Storing and Serving Your Pisoni & Lucia Wines

Wine Bottles and Glasses at a Table Setting

There are many factors that go into making a great wine — soil, climate, harvest, fermentation, and the list goes on and on. But the process doesn’t end once the bottle leaves our winery. You, as the consumer, play a role in maximizing a wine’s flavor once you bring a bottle home. Storing and aging can greatly impact taste once you uncork a bottle.


Storage is a key factor in a wine’s quality. Wine is a food product, and as such, must be stored at the proper temperature. For the long-term aging of wines, the ideal temperature is a consistent 55 degrees Fahrenheit (13 degrees Celsius). This is also the cellar temperature at which we age our barrels in the winery. If you do not have a dedicated wine cellar or other cold storage, just choose the coolest place in your home.


Wine is a beautiful thing. You can drink it immediately, while it’s still young. Or, you can let it age for a number of years to let it evolve. Our goal is to make wines that allow you to do either and still get great results. If you’re eager to taste a wine, go ahead and open it young. But if you have patience, let them sit and they will age well. Our vineyards produce fruit with the ideal structure and character to age for many years in the wine cellar.

That said, some wines are best when young, while others are better for aging. For example, our Pisoni Estate wines and single-vineyard wines from Lucia are best when allowed to rest for several years. These wines have such a great concentration of tannin and acidity that they blossom after a few years. On the other hand, our Lucia Pinot Noir and Chardonnay have softer tannins and a more approachable structure, making them more enjoyable to drink upon release.

Aging wine is a personal preference. Jeff Pisoni may say he likes to age his Pisoni Estate wine for 10 years before opening. Gary, on the other hand, may prefer just 10 minutes! Please consult our tasting notes for our suggestions on drinking windows for each wine.

Wine Boxes are Stacked for Storage
Library vintages of Pisoni Estate Pinot Noir aging in the cellar.


Decanting is an important step in serving many wines, at it allows the aromatics to be more expressive. Our Pinot Noir and Syrah, for example, will benefit from 30–60 minutes of decanting. We make wines with minimal intervention (less racking, no filtrations, etc.), meaning they receive very little air in the cellar. This is important for maintaining the freshness, integrity and ageability of our wines, but it also means they will benefit from air when opened. If you prefer, rather than decanting you can simply open the bottle before you plan to drink it to let it breathe.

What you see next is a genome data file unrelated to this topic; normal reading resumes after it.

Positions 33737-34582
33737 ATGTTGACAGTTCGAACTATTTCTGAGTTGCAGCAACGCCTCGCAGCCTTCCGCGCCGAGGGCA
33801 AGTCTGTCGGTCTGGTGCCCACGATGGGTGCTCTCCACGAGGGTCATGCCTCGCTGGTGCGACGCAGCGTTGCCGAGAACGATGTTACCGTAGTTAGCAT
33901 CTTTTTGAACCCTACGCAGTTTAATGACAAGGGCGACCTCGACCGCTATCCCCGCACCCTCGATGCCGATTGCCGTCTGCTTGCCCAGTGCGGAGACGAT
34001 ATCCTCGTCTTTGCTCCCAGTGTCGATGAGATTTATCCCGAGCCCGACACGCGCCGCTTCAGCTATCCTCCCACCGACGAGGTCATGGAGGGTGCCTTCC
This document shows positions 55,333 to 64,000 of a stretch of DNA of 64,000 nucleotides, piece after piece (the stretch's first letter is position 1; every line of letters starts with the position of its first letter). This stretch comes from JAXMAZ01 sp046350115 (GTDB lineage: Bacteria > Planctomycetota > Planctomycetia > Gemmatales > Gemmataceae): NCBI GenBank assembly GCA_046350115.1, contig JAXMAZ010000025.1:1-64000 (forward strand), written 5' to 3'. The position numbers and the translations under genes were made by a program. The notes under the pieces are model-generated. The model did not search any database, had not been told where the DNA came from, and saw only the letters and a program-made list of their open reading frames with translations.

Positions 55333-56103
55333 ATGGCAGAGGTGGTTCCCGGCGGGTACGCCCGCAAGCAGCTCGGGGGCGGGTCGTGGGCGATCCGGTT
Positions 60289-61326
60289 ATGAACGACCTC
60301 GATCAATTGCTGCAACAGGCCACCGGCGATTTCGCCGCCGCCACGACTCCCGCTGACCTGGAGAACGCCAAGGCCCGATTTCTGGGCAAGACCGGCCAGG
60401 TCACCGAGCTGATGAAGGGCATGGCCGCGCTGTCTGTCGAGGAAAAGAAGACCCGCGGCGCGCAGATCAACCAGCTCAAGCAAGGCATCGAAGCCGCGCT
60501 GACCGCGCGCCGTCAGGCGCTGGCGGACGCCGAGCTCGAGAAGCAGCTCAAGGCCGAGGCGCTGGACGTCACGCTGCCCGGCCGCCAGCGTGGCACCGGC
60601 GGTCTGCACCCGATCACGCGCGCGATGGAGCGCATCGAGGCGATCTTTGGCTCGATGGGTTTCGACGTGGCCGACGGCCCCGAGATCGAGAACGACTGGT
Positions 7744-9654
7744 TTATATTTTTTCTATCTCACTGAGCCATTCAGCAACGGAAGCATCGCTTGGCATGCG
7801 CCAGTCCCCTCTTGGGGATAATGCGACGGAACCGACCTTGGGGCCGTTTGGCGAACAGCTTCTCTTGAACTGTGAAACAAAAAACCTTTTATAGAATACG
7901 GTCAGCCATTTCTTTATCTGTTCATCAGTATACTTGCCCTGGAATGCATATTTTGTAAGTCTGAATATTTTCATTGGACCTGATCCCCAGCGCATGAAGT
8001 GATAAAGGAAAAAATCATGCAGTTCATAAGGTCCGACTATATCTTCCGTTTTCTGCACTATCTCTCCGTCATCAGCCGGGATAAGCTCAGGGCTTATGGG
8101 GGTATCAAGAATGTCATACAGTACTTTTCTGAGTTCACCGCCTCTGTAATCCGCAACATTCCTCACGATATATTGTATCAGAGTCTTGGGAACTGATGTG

Another advantage of decanting is to allow you to remove sediment. Our wines are not filtered, and will form a slight sediment over time. Decanting will allow you to remove any noticeable sediment that may have formed in an aged bottle.

Decanting is common for red wines, but occasionally, you will find a Chardonnay where decanting will enhance its flavors. This is less common, but if you feel a particular vintage of Chardonnay is less expressive or more “reduced” than you’d like, don’t be afraid to decant it. Our Chardonnays are built to age, so you will find that some air may allow them to blossom.


For both red and white wines, we recommend a serving temperature of 55–60 degrees Fahrenheit (13–16 degrees Celsius). Too cold, and the aromas will be suppressed. Too warm, and the wine will seem thin and out of balance. The idea behind the cooler serving temperatures is that the wine will warm up in the glass. As it does, the wine will evolve and express more aromas because different aromatic compounds are more expressive at different temperatures.

There is an optimum temperature for every wine, at which its taste qualities show at their best, and a deviation of just a few degrees is enough to make the difference between its being attractive to drink or not.
Emile Peynaud, “The Taste of Wine”

There is a common myth that red wine should be served at room temperature. But this advice stems from a time before central heating. Today, room temperature ranges between 68–72 degrees Fahrenheit (20–22 degrees Celsius), far too warm for either red or white wine. If your bottle is not at the correct temperature, cool the wine for a few minutes to bring it to the temperature down. If you are ordering our wines at a restaurant, most locations that serve our Pisoni and Lucia wines will present wines at the correct temperature. But if they are too warm, don’t be afraid to ask for an ice bucket to cool them down for a few minutes.

Similarly, if you use large stemware, you will capture more aromatic compounds to express the nose. Our favorite stemware are the Burgundy-shaped series from Riedel, Spiegelau and Zalto. But, like storage and aging, wine drinkers have their personal preferences, so go ahead and drink from small heavy tumblers like our grandparents did if you prefer!

If you ever have any questions about a specific wine, please call or write:


Glasses of Pinot Noir Atop a Wine Barrel
Glasses of Pisoni Estate Pinot Noir.